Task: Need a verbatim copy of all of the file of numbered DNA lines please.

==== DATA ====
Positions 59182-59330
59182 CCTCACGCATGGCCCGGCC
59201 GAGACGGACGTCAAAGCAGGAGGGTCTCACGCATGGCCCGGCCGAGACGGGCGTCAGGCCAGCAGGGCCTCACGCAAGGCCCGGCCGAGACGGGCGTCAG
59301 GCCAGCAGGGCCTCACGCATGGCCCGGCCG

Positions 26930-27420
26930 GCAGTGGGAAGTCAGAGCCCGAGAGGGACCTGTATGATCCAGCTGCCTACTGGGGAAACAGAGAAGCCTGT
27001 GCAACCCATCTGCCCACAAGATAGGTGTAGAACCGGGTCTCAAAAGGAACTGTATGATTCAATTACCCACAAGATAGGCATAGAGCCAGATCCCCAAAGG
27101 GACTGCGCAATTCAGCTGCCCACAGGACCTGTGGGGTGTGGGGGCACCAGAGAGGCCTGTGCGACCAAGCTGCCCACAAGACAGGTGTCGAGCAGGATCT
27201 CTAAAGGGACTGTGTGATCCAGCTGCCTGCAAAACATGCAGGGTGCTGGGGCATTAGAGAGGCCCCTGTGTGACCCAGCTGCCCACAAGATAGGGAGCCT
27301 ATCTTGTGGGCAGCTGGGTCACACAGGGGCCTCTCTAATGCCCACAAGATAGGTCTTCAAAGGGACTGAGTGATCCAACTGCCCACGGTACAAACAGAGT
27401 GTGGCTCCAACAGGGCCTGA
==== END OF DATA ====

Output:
Positions 59182-59330
59182 CCTCACGCATGGCCCGGCC
59201 GAGACGGACGTCAAAGCAGGAGGGTCTCACGCATGGCCCGGCCGAGACGGGCGTCAGGCCAGCAGGGCCTCACGCAAGGCCCGGCCGAGACGGGCGTCAG
59301 GCCAGCAGGGCCTCACGCATGGCCCGGCCG

Positions 26930-27420
26930 GCAGTGGGAAGTCAGAGCCCGAGAGGGACCTGTATGATCCAGCTGCCTACTGGGGAAACAGAGAAGCCTGT
27001 GCAACCCATCTGCCCACAAGATAGGTGTAGAACCGGGTCTCAAAAGGAACTGTATGATTCAATTACCCACAAGATAGGCATAGAGCCAGATCCCCAAAGG
27101 GACTGCGCAATTCAGCTGCCCACAGGACCTGTGGGGTGTGGGGGCACCAGAGAGGCCTGTGCGACCAAGCTGCCCACAAGACAGGTGTCGAGCAGGATCT
27201 CTAAAGGGACTGTGTGATCCAGCTGCCTGCAAAACATGCAGGGTGCTGGGGCATTAGAGAGGCCCCTGTGTGACCCAGCTGCCCACAAGATAGGGAGCCT
27301 ATCTTGTGGGCAGCTGGGTCACACAGGGGCCTCTCTAATGCCCACAAGATAGGTCTTCAAAGGGACTGAGTGATCCAACTGCCCACGGTACAAACAGAGT
27401 GTGGCTCCAACAGGGCCTGA